A mood of pessimism prevailed at the 84th annual general meeting of the Federation of Indian Chambers of Commerce and Industry (Ficci) on Wednesday, over lack of consensus on economic reforms and absence of any indication of easing tight monetary policy. India Inc suggested more needed to be done if the country had to tackle slowing growth.
At the meeting, most participants said they expected the government to restart the reform process after the Assembly elections. Some complained about the tight liquidity condition, while others said falling inflation would give the Reserve Bank a window to lower rates.
“The political mood is very negative,” said Habil Khorakiwala, Wockhardt chairman. “It has to change because sentiment drives the whole economy, including international interest. Remedial measures are not easy. Let us hope the elections give more stability to the political fragility. With more stability, the government will have the ability to do more reforms,” he said.
Most business captains agreed the political logjam needed to be cleared. “The mood is improving, but we need to work more and remove political logjams. However, I do not see anything happening for the next two months,” Naina Lal Kidwai, country head (India), HSBC, said.
Onkar S Kanwar, chairman and managing director of Apollo Tyres, said there was a need to find ways to get more investments into the country and increase confidence level among investors.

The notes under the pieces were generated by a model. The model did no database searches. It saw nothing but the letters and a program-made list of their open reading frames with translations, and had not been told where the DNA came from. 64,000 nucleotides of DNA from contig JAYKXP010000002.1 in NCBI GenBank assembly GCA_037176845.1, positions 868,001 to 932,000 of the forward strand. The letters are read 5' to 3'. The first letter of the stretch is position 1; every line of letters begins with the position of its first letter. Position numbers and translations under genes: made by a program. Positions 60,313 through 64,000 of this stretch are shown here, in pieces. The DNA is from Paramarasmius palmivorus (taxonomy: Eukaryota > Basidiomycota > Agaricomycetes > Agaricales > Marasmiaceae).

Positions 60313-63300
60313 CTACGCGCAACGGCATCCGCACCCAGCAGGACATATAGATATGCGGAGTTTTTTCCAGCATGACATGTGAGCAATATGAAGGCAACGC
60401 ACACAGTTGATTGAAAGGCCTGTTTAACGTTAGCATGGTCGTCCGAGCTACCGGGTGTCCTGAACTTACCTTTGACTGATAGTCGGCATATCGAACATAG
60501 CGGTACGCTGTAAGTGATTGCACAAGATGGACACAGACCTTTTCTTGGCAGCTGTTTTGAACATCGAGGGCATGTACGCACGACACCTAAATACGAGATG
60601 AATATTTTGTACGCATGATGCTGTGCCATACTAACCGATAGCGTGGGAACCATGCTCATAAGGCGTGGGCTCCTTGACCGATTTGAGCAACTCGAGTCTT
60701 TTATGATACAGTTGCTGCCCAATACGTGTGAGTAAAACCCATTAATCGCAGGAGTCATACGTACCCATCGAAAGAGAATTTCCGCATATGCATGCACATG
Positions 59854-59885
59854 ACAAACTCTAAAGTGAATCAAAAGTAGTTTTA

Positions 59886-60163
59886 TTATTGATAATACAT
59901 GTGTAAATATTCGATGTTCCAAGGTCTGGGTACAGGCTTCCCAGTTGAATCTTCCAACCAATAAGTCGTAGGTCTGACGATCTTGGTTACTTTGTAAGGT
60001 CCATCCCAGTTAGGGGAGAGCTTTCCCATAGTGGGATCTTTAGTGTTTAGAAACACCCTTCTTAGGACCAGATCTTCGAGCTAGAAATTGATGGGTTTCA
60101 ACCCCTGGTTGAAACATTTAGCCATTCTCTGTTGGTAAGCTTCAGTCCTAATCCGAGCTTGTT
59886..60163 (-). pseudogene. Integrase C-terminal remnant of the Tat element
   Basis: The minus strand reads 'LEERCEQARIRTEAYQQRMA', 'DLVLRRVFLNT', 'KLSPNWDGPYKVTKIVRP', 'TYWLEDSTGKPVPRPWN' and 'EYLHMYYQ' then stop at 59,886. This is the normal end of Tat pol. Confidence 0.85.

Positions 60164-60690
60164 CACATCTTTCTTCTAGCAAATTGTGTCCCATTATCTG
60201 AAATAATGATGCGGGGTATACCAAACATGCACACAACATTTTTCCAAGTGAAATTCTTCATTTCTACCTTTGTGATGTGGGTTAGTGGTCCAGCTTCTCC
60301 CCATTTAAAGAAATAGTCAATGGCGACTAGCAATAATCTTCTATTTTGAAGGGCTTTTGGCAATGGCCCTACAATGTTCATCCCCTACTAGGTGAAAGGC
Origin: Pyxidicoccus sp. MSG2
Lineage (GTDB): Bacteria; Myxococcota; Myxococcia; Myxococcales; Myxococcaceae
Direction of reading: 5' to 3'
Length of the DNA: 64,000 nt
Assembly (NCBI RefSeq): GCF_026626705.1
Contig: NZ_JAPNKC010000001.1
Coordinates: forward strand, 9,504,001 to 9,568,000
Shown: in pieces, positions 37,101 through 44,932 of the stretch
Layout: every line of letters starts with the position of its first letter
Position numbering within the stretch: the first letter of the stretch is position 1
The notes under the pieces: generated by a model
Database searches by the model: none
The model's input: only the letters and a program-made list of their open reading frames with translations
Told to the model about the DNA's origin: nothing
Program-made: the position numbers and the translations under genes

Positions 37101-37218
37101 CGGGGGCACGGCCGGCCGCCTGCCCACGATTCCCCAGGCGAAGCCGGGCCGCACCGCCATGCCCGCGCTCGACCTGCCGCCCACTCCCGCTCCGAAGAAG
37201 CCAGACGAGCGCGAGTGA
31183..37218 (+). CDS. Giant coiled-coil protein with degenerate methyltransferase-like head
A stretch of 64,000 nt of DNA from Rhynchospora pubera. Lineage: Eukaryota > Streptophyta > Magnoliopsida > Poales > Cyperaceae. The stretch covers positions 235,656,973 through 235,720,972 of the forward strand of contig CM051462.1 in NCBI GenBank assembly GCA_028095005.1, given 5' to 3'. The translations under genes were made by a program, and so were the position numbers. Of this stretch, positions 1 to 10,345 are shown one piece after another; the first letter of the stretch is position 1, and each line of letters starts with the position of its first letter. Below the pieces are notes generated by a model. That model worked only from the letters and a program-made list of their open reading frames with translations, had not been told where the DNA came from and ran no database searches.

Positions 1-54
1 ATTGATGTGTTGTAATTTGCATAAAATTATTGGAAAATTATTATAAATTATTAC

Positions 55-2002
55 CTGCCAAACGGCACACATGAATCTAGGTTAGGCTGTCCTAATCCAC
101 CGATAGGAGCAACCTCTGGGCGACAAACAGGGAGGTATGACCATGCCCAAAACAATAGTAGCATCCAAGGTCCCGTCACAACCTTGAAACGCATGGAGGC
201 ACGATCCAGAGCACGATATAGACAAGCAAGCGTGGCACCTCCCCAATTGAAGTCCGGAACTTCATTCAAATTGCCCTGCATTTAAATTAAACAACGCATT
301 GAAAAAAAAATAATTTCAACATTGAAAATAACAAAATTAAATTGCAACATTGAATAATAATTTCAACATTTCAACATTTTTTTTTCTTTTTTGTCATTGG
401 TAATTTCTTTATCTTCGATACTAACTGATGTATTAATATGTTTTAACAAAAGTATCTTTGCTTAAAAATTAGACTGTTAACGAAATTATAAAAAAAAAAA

Others saw liquidity crunch and high interest rates as pressing problems that required urgent solutions. C S Nopany, a director with several K K Birla Group companies, said the finance minister had not addressed how he was going to improve liquidity.
Harsh Pati Singhania, managing director of JK Paper, said if the high interest rate regime continued, investments would be far and fewer. “Things are not satisfactory. More action is required from the government,” Singhania said.
Rajan Bharti Mittal, vice-chairman and managing director of Bharti Enterprises, said if key reforms did not take place, it would translate into a loss for the nation. Meera Sanyal, who heads the Indian operations of RBS, said not having a consensus on reforms was dangerous.
Arun Jaitley, senior Bharatiya Janata Party leader and leader of the Opposition in the Rajya Sabha, took a dig at the United Progressive Alliance government for failing to carry forward key reforms. Referring to a “policy paralysis” in the government, he said there was a need to crack the pessimistic mood. “Leadership is not the art of waiting for a consensus. However, this leadership is lacking and, therefore, pessimism has set in. The government is in office, but it is not in power,” he said.